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can anybody tell me what's the point if any for a javascript function like this:

function f() { return this; } 

Note: I am trying to improve my javascript skills and found that looking at other people's code is very good. I bumped into the above one and could not work out its point.

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Did you take the guts out of this function or is this exactly as it appears in the code? –  Eric Feb 23 '10 at 14:38
@Eric exactly as it appears in the code –  Zo72 May 7 '13 at 16:35

4 Answers 4

up vote 1 down vote accepted

Well, returning this from a standalone function is not much useful, I think it will be useful for you to know how the this value works:

The this value is implicitly set when:

  1. When a function is called as a method (the function is invoked as member of an object):

    obj.method(); // 'this' inside method will refer to obj
  2. A normal function call:

    myFunction(); // 'this' inside the function will refer to the Global object
    // or 
    var global = (function () { return this; })();
  3. When the new operator is used:

    var obj = new MyObj(); // this will refer to a newly created object.

And you can also set the this keyword explicitly, with the call and apply methods:

function test () {

test.call("Hello world");

As you can see, if you make a function call in no-object context (like example 2), the this value will refer to the Global object, which is not so much useful, unless you are looking for that.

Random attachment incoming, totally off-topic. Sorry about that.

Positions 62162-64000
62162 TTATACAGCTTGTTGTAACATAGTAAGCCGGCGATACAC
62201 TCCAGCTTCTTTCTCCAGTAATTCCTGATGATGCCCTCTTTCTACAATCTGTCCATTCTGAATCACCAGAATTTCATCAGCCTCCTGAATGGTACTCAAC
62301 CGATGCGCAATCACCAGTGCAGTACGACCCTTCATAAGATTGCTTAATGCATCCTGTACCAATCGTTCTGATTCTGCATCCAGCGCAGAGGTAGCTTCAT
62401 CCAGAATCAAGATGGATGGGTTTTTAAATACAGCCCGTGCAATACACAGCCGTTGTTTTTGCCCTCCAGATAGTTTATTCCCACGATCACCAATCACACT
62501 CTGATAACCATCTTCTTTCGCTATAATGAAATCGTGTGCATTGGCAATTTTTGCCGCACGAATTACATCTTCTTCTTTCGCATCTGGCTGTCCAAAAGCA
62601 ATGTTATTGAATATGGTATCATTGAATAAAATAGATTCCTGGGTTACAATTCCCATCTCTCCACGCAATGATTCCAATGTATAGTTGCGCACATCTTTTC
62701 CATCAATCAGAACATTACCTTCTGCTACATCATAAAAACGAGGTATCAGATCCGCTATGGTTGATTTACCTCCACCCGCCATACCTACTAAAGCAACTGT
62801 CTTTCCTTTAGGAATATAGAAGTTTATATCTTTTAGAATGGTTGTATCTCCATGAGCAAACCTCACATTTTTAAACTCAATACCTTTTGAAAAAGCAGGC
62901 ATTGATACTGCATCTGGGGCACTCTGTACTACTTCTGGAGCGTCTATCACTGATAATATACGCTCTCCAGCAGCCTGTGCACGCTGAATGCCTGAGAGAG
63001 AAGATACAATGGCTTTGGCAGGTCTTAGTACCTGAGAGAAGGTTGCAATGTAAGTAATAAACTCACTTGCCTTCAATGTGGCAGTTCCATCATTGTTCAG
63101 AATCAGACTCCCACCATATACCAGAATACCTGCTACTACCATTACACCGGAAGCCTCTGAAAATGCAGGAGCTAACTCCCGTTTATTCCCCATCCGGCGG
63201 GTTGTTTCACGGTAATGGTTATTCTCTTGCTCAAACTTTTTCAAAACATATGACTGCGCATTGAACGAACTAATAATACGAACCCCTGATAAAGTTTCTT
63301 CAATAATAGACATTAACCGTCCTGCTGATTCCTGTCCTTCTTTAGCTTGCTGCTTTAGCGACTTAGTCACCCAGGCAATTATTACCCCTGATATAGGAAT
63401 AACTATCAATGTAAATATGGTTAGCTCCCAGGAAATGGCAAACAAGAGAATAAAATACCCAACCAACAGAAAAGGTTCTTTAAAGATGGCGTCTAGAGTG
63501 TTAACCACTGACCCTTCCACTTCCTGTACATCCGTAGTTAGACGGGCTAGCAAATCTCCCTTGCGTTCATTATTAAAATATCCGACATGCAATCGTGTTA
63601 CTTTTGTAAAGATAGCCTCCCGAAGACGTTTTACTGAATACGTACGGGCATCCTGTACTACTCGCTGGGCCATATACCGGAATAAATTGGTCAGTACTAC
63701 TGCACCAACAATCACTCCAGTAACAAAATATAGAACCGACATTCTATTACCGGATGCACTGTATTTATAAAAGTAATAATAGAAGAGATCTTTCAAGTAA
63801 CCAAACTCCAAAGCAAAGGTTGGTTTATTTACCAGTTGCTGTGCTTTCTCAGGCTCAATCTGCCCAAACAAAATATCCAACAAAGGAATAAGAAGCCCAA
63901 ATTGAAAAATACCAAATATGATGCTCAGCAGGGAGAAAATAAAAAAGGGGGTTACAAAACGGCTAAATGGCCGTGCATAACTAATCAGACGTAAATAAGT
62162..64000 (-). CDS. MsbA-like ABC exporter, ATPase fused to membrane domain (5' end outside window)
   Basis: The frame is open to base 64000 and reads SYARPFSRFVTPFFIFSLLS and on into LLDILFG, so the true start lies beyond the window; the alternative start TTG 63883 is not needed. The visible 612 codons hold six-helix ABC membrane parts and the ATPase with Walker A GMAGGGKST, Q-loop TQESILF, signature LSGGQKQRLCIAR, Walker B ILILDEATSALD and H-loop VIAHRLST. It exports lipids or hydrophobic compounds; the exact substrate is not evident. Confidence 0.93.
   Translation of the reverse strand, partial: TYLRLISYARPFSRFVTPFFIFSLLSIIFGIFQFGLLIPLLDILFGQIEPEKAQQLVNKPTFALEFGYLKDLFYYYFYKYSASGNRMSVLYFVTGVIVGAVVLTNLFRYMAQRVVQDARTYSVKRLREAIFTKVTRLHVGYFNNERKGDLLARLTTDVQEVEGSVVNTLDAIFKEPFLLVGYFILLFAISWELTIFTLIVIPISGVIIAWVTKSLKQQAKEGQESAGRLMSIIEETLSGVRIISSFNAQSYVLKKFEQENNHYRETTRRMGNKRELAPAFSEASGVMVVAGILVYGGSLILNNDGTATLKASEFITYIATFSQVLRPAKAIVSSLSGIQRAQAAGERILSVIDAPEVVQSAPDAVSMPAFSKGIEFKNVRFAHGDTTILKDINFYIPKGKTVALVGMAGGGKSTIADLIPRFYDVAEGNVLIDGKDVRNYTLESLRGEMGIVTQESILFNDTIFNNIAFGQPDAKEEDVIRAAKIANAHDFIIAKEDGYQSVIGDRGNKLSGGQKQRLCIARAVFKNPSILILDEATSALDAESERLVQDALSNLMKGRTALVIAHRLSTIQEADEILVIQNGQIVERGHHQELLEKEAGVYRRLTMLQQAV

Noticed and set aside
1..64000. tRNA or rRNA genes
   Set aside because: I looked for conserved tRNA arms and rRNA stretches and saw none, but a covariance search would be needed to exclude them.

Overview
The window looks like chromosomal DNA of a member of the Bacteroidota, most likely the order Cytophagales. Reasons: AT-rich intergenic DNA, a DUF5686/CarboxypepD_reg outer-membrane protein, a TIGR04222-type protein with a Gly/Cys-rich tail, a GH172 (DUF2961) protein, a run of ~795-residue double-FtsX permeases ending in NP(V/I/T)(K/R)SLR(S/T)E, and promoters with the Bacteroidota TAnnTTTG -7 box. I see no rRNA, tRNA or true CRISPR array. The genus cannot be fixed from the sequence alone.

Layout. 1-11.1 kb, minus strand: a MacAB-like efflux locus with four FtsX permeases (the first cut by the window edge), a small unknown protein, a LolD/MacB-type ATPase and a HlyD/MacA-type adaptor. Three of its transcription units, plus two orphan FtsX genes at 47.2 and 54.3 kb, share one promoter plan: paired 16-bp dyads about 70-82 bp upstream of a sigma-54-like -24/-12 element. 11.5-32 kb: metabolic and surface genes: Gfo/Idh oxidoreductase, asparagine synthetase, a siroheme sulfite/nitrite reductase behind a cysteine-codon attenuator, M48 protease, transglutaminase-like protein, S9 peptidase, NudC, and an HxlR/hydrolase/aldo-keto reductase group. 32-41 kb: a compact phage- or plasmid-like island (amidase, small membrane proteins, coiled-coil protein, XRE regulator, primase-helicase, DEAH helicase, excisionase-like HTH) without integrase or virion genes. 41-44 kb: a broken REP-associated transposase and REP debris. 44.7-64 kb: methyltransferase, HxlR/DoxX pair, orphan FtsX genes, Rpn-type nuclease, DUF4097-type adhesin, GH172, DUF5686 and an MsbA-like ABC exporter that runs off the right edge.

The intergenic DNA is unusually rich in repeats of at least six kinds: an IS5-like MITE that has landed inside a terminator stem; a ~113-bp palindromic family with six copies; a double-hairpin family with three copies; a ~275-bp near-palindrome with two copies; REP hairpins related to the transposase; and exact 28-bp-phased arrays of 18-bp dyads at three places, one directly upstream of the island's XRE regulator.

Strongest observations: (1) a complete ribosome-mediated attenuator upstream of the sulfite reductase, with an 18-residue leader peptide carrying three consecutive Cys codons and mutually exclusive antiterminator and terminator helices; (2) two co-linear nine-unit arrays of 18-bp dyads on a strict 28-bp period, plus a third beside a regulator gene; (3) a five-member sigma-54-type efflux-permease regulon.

When using function as methods, in object context returning this allows to build patterns of method chaining or fluent interfaces.

On constructor functions, this is the default return value, if you don't return any other object or you don't even have a return statement on your function, this will be returned.

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+1 - beat me to it! –  Russ Cam Feb 23 '10 at 14:49

Inside an object, if you have

return this;

as the final line in a method, you can chain method calls one by one, like following syntax:


As each methods return value, is the same object your working on.

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Right on, @Doron. –  Upperstage Feb 23 '10 at 14:51

It's used to return the function itself, it is used heavily in libraries like jQuery, for instance, to enable function chaining, ie:

var foo = function1().function2().function3();
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If that is the entire contents of the function, it does indeed look pretty useless. If that's just the tail end of the function, then as Doron says, it is useful for chaining.

I'd look at where it's called. It may be that it's some clever little trick.

Usually when you see useless looking code -- like "x=x+0" or "if (flag) flag=true" or that sort of thing -- it's a sign of either code that was edited carelessly, or there was a confused programmer. But sometimes it really does do something strange but useful. The only way to know is to study the context. Of course if your code is so obscure that others must study the context to figure it out, you probably should use clearer code or at least document it.

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